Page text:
Sassoon uses many adjectives to describe his generalisation of those at the top “fat and bald and short of breath” which shows the hatred that he has. In this poem, Sassoon writes “poor young chap… I used to know his father well. ” This statement alone is typical of an army general. To show the fact that army generals can not comprehend what war is like he uses the phrase “we lost heavily in this last scrap”. The army generals are calling this a scrap like it’s a fight between boys at school. Sassoon calls the army generals “Finally, Sassoon rounds the poem of with a phrase by reinforcing that they are unfit and fat.

He also shows that those at the front line could die any moment by saying “When the war is done and youth stone dead, Id toddle safely home and die, in bed” which is a good ending because it says that the generals will die in a nice warm peaceful place, while the soldiers will die among the rats. Sassoon’s feelings towards the officers are best described in the poem ‘Base Details’. In this poem, Sassoon shows his resentment towards the officers by describing them drinking in the best hotels, and reading the names of those who died, saying ‘poor young chap …

I used to know his father well’ and saying ‘yes, we’ve lost heavily in this last scrap’. The poem is finished with the lines “and when the war is done and youth stone dead, I’d toddle safely home and die – in bed” This poem truly shows the bitterness and resentment Sassoon felt towards the officers. He felt that they didn’t really care about those who died, because they were safe themselves and had no idea of what was going on at the front line – calling the battle that was fought a ‘scrap’, like it was nothing more than a small fight.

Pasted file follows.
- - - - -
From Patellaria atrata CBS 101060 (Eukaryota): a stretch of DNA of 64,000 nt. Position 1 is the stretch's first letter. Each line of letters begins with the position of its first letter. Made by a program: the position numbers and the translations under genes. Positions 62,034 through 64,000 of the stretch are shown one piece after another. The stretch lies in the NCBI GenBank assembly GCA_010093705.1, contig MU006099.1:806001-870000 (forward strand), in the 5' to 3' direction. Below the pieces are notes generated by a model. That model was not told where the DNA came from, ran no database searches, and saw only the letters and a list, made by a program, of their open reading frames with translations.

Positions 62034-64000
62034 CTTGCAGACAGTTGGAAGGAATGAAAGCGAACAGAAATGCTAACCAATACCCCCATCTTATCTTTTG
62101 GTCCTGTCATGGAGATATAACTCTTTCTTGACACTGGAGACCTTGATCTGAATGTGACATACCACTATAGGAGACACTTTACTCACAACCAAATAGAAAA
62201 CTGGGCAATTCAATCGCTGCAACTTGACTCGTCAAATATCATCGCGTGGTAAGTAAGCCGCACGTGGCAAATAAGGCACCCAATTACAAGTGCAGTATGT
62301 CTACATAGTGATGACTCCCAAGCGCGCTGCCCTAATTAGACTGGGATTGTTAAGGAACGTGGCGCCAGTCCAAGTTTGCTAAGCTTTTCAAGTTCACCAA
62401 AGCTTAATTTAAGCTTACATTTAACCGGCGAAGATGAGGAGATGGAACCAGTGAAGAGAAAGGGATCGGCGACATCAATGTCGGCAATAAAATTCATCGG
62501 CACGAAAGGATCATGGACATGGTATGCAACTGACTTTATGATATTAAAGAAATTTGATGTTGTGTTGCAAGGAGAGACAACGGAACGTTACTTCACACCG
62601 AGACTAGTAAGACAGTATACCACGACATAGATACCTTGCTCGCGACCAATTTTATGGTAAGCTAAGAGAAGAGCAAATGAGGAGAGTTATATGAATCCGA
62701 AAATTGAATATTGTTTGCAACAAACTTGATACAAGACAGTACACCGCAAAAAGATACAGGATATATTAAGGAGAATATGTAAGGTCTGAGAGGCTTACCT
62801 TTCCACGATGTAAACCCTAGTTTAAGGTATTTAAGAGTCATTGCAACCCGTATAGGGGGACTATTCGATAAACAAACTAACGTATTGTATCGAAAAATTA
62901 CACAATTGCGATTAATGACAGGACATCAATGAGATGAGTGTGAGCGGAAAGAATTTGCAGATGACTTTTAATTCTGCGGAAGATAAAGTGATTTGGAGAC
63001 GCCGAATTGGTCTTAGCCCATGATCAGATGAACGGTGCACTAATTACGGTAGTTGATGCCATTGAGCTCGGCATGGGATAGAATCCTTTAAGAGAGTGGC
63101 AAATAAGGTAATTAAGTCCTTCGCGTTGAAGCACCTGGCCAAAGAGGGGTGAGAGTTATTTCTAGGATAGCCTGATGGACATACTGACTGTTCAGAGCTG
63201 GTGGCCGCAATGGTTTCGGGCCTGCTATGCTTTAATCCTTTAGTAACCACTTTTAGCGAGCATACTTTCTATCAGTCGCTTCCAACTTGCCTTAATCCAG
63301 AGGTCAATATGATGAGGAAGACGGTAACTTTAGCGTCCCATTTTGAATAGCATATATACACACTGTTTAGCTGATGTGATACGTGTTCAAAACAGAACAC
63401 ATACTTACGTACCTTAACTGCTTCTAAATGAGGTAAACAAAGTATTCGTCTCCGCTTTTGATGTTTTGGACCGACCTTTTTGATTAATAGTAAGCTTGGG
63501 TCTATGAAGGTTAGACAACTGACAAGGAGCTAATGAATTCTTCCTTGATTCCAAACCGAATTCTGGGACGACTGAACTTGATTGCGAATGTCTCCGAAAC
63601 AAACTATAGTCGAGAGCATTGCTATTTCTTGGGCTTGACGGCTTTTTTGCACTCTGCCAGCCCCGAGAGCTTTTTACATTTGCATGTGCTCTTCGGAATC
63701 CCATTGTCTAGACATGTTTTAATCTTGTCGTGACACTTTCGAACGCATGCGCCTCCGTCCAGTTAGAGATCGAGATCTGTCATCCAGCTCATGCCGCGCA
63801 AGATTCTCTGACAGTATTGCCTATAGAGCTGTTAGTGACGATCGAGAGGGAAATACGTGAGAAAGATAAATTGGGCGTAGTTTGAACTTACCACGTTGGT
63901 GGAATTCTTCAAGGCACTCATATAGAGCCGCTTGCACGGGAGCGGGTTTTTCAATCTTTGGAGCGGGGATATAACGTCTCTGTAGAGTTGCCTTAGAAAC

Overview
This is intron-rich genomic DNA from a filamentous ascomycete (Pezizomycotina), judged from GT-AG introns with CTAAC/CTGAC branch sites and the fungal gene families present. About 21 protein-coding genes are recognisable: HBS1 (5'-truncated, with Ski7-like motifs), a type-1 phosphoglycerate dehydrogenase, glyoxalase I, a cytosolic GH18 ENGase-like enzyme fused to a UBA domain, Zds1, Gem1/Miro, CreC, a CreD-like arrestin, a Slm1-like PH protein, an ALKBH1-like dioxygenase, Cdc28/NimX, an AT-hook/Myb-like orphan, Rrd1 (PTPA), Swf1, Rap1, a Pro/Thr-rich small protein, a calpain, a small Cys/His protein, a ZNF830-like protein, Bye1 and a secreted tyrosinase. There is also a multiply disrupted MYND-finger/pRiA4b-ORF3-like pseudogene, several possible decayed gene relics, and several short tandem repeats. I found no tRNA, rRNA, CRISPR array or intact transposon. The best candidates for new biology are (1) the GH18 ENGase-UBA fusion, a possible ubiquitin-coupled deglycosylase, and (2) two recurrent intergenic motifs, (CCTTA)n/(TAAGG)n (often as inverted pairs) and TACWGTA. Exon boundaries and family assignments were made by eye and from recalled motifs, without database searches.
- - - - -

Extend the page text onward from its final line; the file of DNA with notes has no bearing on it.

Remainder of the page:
In the last two lines of the poem, Sassoon’s feelings are clearer than ever, the way he says that they’ll ‘toddle home and then die in bed shows that he thought that the officers were safe and living comfortably while the soldiers, who were actually fighting the war, were living in shocking conditions, where they would die at any moment. Sassoon uses many different ways to convey his feelings, and particularly his bitterness and resentment towards the war and the officers, but in all his poems, his true meanings are clear and he writes in such a way that shows us clearly what he thinks and feels about the war.